A close-up look at an Asian giant hornet. (Karla Salp/State Department of Agriculture)

A close-up look at an Asian giant hornet. (Karla Salp/State Department of Agriculture)

Murder hornets have gotten a name change; last spotted in B.C. in 2019

At the Washington border this invasive species poses a potential threat to B.C. ecosystems

Murder hornets are getting a new name: the northern giant hornet.

While the invasive species, which has been spotted in Washington State and B.C., is known to researchers as Vespa mandarinia, the Entomological Society of America announced the name change on July 25 after proposals by entomologist Chis Looney.

Originating from Asia, northern giant hornets were first spotted on the West Coast for the first time in 2019 and scientists and organizations have been trying to eradicate it since, primarily because of its threat to native bees, explained executive director of the Invasive Species Council of B.C., Gail Wallin.

Naming a species based on where it comes from is a common protocol, Wallin said, however, this is changing to avoid possible racial implications based on geographical location. The northern giant hornet was previously known as the Asian giant hornet because it originated in Asia.

There’s a common naming project through the ESA to rename insects and other species that were previously named to ensure names don’t implicate racial ideas or denote a group of people, making the new names more considerate, Wallin said.

“It’s a great name change. We’re pleased to see the shift to what’s called common names that are much more acceptable.”

Murder hornet references should be avoided because it causes undue fear about the species, even in regions far removed from where Vespa mandarinia has appeared in North America,” said ESA president Jessica Ware.

READ MORE: US scientists will set 1,000 traps for murder hornets this year

Ware said this hornet is distiguishable based on it’s large size and yellowish-orange and black coloring.

“Depending on the stings they can be a health danger to people, but I think it’s a misnomer hence we don’t use it, it grabs attention for sure, it’s not a term that we’re comfortable with,” Wallin said, speculating the hornet’s impact on the honeybee population may have provided them with that name.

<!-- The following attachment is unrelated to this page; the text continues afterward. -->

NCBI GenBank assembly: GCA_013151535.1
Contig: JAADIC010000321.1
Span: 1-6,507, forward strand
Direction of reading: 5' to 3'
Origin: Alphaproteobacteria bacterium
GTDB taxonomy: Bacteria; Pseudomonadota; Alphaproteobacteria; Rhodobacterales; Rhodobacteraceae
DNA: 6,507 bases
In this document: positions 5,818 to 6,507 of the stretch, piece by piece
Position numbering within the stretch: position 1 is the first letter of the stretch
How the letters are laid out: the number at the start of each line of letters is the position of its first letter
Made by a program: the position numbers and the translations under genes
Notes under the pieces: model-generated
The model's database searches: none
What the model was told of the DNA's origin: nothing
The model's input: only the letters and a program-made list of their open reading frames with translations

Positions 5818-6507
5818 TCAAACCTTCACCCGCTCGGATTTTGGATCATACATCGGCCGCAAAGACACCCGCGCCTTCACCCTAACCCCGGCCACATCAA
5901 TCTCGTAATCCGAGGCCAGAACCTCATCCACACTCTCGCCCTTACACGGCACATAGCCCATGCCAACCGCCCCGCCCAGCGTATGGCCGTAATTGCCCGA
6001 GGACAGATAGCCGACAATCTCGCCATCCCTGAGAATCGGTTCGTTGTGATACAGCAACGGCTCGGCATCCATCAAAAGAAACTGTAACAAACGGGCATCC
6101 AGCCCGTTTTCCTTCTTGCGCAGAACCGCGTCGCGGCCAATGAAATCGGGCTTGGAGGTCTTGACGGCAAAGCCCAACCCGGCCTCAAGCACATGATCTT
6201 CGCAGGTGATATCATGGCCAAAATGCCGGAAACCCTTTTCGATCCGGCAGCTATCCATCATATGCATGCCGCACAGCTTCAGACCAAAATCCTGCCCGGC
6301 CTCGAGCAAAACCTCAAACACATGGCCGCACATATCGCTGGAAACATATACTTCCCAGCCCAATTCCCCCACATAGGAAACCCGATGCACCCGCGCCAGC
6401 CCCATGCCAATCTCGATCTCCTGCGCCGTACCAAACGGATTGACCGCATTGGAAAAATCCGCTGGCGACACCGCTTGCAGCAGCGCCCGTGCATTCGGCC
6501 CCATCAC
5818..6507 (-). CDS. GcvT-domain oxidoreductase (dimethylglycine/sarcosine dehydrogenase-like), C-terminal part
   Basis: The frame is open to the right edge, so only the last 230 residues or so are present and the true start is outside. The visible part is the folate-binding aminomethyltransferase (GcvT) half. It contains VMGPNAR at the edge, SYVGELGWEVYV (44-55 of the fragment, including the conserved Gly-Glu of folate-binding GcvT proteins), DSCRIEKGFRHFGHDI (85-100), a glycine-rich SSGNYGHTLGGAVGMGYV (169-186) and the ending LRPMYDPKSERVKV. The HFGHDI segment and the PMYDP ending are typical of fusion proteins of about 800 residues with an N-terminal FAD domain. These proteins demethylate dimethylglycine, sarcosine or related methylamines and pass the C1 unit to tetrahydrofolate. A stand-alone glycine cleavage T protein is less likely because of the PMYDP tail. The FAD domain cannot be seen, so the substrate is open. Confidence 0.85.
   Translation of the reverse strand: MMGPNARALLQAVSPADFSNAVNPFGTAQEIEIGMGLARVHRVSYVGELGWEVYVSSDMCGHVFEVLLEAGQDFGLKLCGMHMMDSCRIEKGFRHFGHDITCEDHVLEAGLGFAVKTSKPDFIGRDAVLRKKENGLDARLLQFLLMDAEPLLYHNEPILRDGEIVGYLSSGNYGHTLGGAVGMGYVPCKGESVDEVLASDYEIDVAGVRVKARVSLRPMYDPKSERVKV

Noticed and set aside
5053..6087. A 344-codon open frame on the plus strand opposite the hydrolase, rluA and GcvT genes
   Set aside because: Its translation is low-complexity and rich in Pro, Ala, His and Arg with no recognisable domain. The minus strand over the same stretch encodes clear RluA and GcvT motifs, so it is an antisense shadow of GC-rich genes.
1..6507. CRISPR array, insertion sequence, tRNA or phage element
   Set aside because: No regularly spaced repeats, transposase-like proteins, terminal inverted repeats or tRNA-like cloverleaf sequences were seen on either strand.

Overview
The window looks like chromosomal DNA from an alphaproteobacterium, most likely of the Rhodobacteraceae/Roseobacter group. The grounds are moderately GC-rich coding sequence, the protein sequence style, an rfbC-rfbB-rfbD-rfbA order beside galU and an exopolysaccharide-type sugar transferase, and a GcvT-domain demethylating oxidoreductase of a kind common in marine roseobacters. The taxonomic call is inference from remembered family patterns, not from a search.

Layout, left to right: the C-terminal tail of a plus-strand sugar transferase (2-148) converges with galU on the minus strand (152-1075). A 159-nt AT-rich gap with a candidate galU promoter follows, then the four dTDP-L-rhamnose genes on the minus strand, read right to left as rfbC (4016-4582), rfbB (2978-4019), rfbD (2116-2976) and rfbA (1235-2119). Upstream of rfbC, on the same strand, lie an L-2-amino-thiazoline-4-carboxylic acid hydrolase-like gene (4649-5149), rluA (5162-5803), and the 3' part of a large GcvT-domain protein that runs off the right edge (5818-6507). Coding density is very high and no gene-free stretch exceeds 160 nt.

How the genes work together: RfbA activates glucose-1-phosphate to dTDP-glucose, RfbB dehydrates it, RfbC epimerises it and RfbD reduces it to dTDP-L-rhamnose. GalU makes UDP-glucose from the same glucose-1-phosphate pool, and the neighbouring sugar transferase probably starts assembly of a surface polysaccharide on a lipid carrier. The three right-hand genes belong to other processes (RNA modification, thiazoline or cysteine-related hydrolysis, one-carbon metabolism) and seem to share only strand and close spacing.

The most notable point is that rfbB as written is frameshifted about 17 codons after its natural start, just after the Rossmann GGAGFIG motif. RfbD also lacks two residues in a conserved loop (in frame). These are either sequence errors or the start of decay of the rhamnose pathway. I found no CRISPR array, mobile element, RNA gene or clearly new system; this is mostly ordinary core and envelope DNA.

Other name changes under the same category are the gypsy moth, now named the spongy moth and the Japanese beetle, originating from Japan, which is still in the process of having its name changed.

Renaming is done on a scientific basis, making it hard to say when a name will be officially changed, Wallin said. The first step is identifying naming issues that could be linked to a group of people and then finding a common name that makes sense.

With the invasive northern giant hornet spotted at the border in Washington, the Invasive Species Council B.C. is prepared to track any hornets which may linger in B.C. areas.

“We work behind the scenes with technical experts on identifying it,” said Wallin. “Not just for the Northern giant hornet but many people report what they think might be an invasive species and it might be a local native species.”

Reporting invasive species and sharing photos to the provincial government and non-profits like the Invasive Species Council B.C. allows a proactive rapid response from scientists.

“[The northern giant hornet] happens to be big, it happens to eat a lot, it happens to eat a large range of insects and can certainly attack honeybee hives,” Wallin said. “When you look at introducing anything, whether it’s a northern giant hornet or a goldfish, what you’re doing is you’re taking that insect putting it into an environment it is not native to and it does not come with predators that keep it in check.”

Wallin emphasized honeybees in B.C. haven’t developed mechanisms to be able to ward off an attack from the northern giant hornet, which will be eating food and insects that are part of the natural diet for native species.

“When you bring something in you actually upset the apple cart, you actually disturb the very important balance that’s out there,” she said.

Ware explained if you think you spot a northern giant hornet, reporting it with date, time and location to invasive monitoring organizations and not interacting with it is ideal to surveil the environment.

On a hike, walk, or car ride if something looks out of place in the environment or there is a suspected northern giant hornet, the Invasive Species Council B.C urges people to take a photo and send it to info@bcinvasives.ca.

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